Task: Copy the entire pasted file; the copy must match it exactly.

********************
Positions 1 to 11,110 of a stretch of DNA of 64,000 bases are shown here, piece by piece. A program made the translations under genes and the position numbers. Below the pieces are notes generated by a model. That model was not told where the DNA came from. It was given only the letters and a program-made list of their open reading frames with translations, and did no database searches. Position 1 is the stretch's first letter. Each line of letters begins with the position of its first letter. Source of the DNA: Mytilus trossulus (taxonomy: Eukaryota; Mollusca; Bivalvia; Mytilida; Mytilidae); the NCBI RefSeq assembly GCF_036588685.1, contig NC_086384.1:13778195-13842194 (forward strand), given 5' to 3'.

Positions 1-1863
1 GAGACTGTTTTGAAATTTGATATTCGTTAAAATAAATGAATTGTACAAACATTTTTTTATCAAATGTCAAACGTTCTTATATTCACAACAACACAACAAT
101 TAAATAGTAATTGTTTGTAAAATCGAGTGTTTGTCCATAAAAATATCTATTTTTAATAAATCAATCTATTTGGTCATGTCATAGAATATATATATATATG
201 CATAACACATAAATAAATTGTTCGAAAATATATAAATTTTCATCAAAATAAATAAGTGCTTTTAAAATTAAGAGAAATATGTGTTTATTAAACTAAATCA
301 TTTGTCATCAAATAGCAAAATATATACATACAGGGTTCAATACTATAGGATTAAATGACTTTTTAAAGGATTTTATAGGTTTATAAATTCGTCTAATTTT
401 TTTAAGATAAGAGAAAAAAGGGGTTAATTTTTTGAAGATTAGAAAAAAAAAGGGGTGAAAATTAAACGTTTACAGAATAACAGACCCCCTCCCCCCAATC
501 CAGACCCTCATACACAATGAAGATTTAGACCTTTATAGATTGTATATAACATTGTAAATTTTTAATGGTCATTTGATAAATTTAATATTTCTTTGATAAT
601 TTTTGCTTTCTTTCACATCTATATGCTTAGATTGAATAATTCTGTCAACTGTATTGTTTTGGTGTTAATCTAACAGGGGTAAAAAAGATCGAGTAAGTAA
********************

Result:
Positions 1 to 11,110 of a stretch of DNA of 64,000 bases are shown here, piece by piece. A program made the translations under genes and the position numbers. Below the pieces are notes generated by a model. That model was not told where the DNA came from. It was given only the letters and a program-made list of their open reading frames with translations, and did no database searches. Position 1 is the stretch's first letter. Each line of letters begins with the position of its first letter. Source of the DNA: Mytilus trossulus (taxonomy: Eukaryota; Mollusca; Bivalvia; Mytilida; Mytilidae); the NCBI RefSeq assembly GCF_036588685.1, contig NC_086384.1:13778195-13842194 (forward strand), given 5' to 3'.

Positions 1-1863
1 GAGACTGTTTTGAAATTTGATATTCGTTAAAATAAATGAATTGTACAAACATTTTTTTATCAAATGTCAAACGTTCTTATATTCACAACAACACAACAAT
101 TAAATAGTAATTGTTTGTAAAATCGAGTGTTTGTCCATAAAAATATCTATTTTTAATAAATCAATCTATTTGGTCATGTCATAGAATATATATATATATG
201 CATAACACATAAATAAATTGTTCGAAAATATATAAATTTTCATCAAAATAAATAAGTGCTTTTAAAATTAAGAGAAATATGTGTTTATTAAACTAAATCA
301 TTTGTCATCAAATAGCAAAATATATACATACAGGGTTCAATACTATAGGATTAAATGACTTTTTAAAGGATTTTATAGGTTTATAAATTCGTCTAATTTT
401 TTTAAGATAAGAGAAAAAAGGGGTTAATTTTTTGAAGATTAGAAAAAAAAAGGGGTGAAAATTAAACGTTTACAGAATAACAGACCCCCTCCCCCCAATC
501 CAGACCCTCATACACAATGAAGATTTAGACCTTTATAGATTGTATATAACATTGTAAATTTTTAATGGTCATTTGATAAATTTAATATTTCTTTGATAAT
601 TTTTGCTTTCTTTCACATCTATATGCTTAGATTGAATAATTCTGTCAACTGTATTGTTTTGGTGTTAATCTAACAGGGGTAAAAAAGATCGAGTAAGTAA